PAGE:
France's Mighty Mistrals to Russia: Why One Is Enough
Editor’s Note: Please take a look at this author’s recent TNI article Russia’s Navy Rising.
Russia’s purchase from France of two Mistral Class amphibious ships in 2011—its first ever acquisition of a major weapons system from a member of NATO—was met with loud choruses of both jeers and cheers by Western political leaders and security analysts. Some believed Russia would use the new ships to threaten its European neighbors, while others thought they would help promote greater Russia-NATO cooperation and global security. Recent events in Ukraine demonstrate those leery of Russian intentions were right to be concerned. While France is planning to deliver the first ship to Russia this fall, Western nations should ensure that the second Mistral remains in non-Russian hands.
Naval analysts classify Mistral as an amphibious transport dock (LPD), suggesting that it can deliver payloads ashore from the air or the sea. Its large flight deck is designed to be populated by an air group of sixteen multipurpose helicopters. While these helicopters would normally carry troops ashore, they could also specialize in airborne surveillance, surface or even antisubmarine warfare. The flight deck supports an array of armed unmanned aerial vehicles (UAVs), while the large flooded well deck can launch hovercraft or landing barges capable of ferrying scores of tanks or armored vehicles ashore in addition to several hundred Russian Naval Infantry.
On the other hand, the French vessel also has a formidable floating hospital with several emergency operating rooms and berthing spaces so spacious and plush, they are compared by Russian sailors to living in a dacha. Mistral’s communications suite is similarly impressive. These features make it the perfect vehicle to provide humanitarian assistance, disaster relief and noncombatant evacuations from distressed areas. Simply stated, these ships can do an enormous amount of either bad or good.
The most immediate oppositional response to the purchase came from nations on seacoasts close to Russia. Poland and all the Baltic states made it no secret that they felt threatened by this move. These countries remembered Admiral Vysotsky’s (Russian Navy Commander-in-Chief) comment that Mistral’s capabilities would have enabled his forces to destroy the Georgian Navy and occupy the Black Sea littoral in just forty minutes, rather than the twenty-six hours it actually took in 2008.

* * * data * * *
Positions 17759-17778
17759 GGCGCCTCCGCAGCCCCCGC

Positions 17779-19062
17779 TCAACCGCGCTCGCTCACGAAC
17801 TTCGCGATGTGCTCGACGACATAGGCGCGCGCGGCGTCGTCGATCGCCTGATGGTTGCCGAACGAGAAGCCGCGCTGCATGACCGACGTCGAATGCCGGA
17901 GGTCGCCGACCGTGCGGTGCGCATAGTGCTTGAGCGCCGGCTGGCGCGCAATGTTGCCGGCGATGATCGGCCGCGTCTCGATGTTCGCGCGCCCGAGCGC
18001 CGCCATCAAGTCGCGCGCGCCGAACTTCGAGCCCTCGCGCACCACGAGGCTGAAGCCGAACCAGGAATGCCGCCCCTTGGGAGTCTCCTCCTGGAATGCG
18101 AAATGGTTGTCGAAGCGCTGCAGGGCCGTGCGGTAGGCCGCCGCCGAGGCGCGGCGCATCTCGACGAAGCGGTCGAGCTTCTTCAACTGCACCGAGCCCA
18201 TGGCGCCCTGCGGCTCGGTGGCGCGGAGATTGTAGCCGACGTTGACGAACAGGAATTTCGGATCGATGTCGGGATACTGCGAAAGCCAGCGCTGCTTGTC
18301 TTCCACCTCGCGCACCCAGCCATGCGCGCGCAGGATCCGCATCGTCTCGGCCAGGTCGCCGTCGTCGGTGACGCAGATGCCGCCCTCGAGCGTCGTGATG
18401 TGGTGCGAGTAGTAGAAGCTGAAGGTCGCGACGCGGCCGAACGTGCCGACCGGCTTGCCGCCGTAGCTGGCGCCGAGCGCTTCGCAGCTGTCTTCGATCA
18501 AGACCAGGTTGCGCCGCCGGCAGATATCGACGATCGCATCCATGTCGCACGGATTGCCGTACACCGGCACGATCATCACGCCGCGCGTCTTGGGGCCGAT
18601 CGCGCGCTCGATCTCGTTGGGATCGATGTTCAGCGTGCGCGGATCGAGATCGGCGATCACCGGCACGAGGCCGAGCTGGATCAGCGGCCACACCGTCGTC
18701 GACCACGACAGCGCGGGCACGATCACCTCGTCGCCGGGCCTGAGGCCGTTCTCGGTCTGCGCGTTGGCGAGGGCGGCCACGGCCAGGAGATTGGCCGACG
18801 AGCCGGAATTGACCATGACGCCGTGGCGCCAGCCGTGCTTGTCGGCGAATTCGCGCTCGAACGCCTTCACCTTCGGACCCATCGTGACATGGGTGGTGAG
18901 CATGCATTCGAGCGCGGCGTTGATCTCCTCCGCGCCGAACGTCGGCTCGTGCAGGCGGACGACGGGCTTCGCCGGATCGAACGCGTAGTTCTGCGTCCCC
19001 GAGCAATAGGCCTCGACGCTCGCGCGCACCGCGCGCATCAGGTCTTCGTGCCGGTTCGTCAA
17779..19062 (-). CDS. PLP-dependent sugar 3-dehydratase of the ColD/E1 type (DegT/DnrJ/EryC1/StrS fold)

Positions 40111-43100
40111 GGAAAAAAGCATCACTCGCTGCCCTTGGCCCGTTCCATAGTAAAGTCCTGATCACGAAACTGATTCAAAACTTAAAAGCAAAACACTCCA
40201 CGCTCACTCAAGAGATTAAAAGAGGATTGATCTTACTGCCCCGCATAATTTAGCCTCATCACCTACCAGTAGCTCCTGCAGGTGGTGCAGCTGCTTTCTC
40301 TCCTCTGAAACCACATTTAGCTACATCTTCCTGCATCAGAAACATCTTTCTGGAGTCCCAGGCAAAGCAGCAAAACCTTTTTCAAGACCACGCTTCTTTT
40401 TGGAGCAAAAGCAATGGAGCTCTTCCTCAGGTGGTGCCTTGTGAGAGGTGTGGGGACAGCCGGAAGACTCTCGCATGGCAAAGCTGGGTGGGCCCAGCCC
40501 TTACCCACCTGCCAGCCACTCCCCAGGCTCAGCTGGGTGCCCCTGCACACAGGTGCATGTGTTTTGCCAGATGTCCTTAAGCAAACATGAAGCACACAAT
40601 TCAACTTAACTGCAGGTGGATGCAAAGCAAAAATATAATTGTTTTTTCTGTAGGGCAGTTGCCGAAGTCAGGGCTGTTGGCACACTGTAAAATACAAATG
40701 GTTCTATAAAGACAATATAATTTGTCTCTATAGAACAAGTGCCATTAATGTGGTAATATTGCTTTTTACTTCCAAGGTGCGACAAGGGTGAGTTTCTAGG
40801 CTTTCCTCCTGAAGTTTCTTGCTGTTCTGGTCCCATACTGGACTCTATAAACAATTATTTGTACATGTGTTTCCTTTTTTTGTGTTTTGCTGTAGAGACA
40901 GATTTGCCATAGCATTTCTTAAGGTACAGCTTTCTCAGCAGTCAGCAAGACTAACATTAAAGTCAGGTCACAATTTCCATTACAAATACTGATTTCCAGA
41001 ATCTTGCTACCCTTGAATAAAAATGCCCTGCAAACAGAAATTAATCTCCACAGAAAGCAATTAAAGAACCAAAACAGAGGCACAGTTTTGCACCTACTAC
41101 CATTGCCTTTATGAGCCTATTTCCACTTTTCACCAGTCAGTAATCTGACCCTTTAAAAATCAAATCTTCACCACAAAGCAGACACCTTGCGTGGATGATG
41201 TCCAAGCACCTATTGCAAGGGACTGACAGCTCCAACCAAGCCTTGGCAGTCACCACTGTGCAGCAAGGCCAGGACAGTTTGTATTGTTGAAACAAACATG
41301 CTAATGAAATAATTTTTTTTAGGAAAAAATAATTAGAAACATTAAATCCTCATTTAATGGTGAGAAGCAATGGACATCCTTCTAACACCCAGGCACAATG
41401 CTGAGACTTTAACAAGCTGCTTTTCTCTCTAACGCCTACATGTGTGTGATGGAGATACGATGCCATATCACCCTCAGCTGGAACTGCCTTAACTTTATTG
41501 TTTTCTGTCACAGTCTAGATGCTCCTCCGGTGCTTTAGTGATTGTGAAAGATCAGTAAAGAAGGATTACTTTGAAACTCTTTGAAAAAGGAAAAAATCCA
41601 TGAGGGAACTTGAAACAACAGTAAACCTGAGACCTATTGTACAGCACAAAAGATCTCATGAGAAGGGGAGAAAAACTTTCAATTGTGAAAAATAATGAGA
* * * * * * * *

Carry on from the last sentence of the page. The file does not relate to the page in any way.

Some Western powers, dismissive of Cold War’s power politics, offered a more sanguine assessment. France, supported by Germany, initially touted the deal as a positive development that would enhance Russia’s status as a Western security partner—NATO’s official position in 2011. The ship would enable Russia to expand its participation in international maritime security operations against piracy and be available for disaster-relief operations. Defense contractors in Europe and the United States also noted the improved prospects for armaments trade with a new Russian market, flush with petrodollars. Further, the French painted Mistral as a mere hull, which could be stripped of all sensitive technologies before export. Again, this ship could either threaten or cooperate with NATO, which added fuel to the schizophrenic fire.
Ultimately, Russia and France settled on a deal that would deliver two 21,300 ton Mistrals a year apart, along with plans that would enable Russian shipbuilders to manufacture two more. At a total cost of 1.3bn Euros ($1.6bn), this would constitute Russia’s largest armament import since the end of the Cold War.
My assessment is that at the time of purchase, while discomfiting to many in NATO, the move did not present a direct threat to Europe. It was better understood as a reflection of Russia’s technological insecurity and incompetence coupled with a newly expanded defense-procurement budget.
When Putin returned to the presidency in 2008, he vowed to rebuild the Russian military, with a particular emphasis on restoring and reenergizing the Russian navy—which had shrunk to a shadow of its former self since the fall of the Soviet Union. Not only had the fleet shrunk, but Russia had also lost much of its capacity to build large ships, and was neither willing, nor able to commit to any project entailing large capital ships. Despite rhetorical boasts which continue until this day (Deputy Prime Minister Dmitry Rogozin announced that Russia can build its own Mistrals if France fails to deliver), the Russian leadership knew that it would either forgo capital naval ships or buy them elsewhere.